The Sunshine Underground: Nobody's Coming To Save You

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The Sunshine Underground 

Written By:

Brad Kelly

04th February 2010
At 11:07 GMT

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Back in 2006, a little British indie band by the name of The Sunshine Underground released their d├ębut album, promisingly named 'Raise The Alarm'. 

It did well. Not very well, but well enough to get a few nods of appreciation from critics here and there. Then, much like most moderately interesting first albums, it slipped to the back of the public consciousness to make way for the next middling indie band desiring of our interest.

Cut to four years later and once again, The Sunshine Underground are back with album number two, lovingly titled Nobody's Coming To Save You. Bigger and bolder than before, the Leeds outfit are going all out to raise the stakes on their sophomore effort and whilst the attempt is valiant, unfortunately the material is not.

It takes a lot to make a serious splash in indie-rock nowadays, the crowded genre is now bloated with a plague of second-class subordinates all desperately trying and failing to sound as individual as possible in an effort to separate themselves from the pack. Where The Sunshine Underground misstep is mostly in the ideas department, or lack thereof shall we say. Sure it's neatly packaged, tightly-knit and courageous in sound but unfortunately, it's just typical pseudo-feisty indie with no real direction or substance.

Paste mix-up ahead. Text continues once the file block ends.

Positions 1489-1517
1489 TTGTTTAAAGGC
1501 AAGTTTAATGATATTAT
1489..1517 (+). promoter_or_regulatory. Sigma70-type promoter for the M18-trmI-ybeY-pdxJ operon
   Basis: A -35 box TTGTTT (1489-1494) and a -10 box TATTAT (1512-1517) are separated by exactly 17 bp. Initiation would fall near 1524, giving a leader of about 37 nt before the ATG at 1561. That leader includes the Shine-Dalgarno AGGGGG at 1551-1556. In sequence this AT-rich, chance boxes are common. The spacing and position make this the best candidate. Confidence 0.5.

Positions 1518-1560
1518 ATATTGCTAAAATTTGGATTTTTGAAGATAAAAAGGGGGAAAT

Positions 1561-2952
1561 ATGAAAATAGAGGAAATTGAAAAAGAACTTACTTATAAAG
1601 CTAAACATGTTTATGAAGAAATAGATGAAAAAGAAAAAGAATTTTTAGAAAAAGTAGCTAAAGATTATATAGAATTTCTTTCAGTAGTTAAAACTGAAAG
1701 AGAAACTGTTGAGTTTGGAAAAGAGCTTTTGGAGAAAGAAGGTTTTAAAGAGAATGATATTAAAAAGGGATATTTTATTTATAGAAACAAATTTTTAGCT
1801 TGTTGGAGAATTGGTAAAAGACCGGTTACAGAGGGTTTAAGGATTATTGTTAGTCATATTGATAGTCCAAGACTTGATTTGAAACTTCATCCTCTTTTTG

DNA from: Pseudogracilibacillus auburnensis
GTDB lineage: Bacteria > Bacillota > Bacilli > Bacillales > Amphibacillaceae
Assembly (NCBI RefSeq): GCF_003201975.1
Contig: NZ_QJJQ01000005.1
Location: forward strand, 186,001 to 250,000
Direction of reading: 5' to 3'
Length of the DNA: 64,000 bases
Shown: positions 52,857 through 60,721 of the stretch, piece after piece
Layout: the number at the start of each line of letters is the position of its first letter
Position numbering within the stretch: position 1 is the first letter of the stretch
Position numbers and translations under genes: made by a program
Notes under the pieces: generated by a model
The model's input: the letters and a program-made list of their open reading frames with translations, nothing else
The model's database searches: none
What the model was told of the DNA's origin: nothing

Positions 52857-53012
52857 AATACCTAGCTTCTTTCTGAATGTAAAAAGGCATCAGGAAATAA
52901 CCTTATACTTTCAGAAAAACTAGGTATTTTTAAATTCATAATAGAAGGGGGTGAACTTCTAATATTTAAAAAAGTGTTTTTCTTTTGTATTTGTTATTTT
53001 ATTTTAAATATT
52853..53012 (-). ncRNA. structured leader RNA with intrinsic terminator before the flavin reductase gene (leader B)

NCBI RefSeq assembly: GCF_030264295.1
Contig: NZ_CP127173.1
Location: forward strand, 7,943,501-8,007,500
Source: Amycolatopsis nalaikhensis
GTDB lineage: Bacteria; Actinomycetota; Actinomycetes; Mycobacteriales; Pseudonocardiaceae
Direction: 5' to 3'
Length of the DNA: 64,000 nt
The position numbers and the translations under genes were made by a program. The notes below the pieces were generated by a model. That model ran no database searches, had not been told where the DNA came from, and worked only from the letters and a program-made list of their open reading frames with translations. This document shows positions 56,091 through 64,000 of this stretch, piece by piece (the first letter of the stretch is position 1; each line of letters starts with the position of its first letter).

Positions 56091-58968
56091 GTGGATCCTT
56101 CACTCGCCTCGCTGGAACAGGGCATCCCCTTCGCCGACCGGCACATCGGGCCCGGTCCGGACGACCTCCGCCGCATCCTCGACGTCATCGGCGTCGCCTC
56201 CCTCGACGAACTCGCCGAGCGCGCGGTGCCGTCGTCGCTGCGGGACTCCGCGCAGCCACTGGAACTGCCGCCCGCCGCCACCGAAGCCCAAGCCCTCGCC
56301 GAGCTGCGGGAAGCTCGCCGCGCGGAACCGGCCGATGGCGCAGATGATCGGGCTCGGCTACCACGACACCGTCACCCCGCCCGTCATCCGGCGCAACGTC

There's your ballsy, cocky album-title intro-track "Nobody's Coming To Save You", your dancier, catchier middle-moment "Here It Comes", your quieter, more introspective number "Any Minute Now" and of course your thoughtful, pondering-to-the-future epic extro "The Messiah". It's all be seen and experienced so many times before that not only have you been here, done this and bought the t-shirt but you're also scheduling a car-boot sale just to get rid of the excessive paraphernalia. Perhaps we're being overly disparaging to the admirable attempt but when you've come across every single trick the album tries to pull off countless times before, well, it's irksome to put it politely.

When the band are genuinely trying to imprint their own name upon their music, it does stand as genuinely commendable, even if the style isn't anything new. "We've Always Been Your Friends" is a stand-out moment, blasting through its duration with tumultuous drums, catchy guitar-riffs and even catchier chorus-line. Conventional as it is, it's one of their best yet and shows that even when they stick to what they know, they're still able to shake things up if needed. The same can be said for the suitably epic "Change Your Mind" that reinforce their promise of eventually becoming a genuinely respectable British guitar-band.

Had this been released back in 2006 then we'd honestly be marking these guys as a new and promising face on the music scene but after four years of finer and more intelligent indie being released during their down-time, this comes off as nothing more than an admittedly gutsy but altogether mediocre rehash of everything else we're currently being forced to consume through the radio.

Here's hoping for more a more distinct, more inspired endeavour next time around.

Rating:  5 / 10

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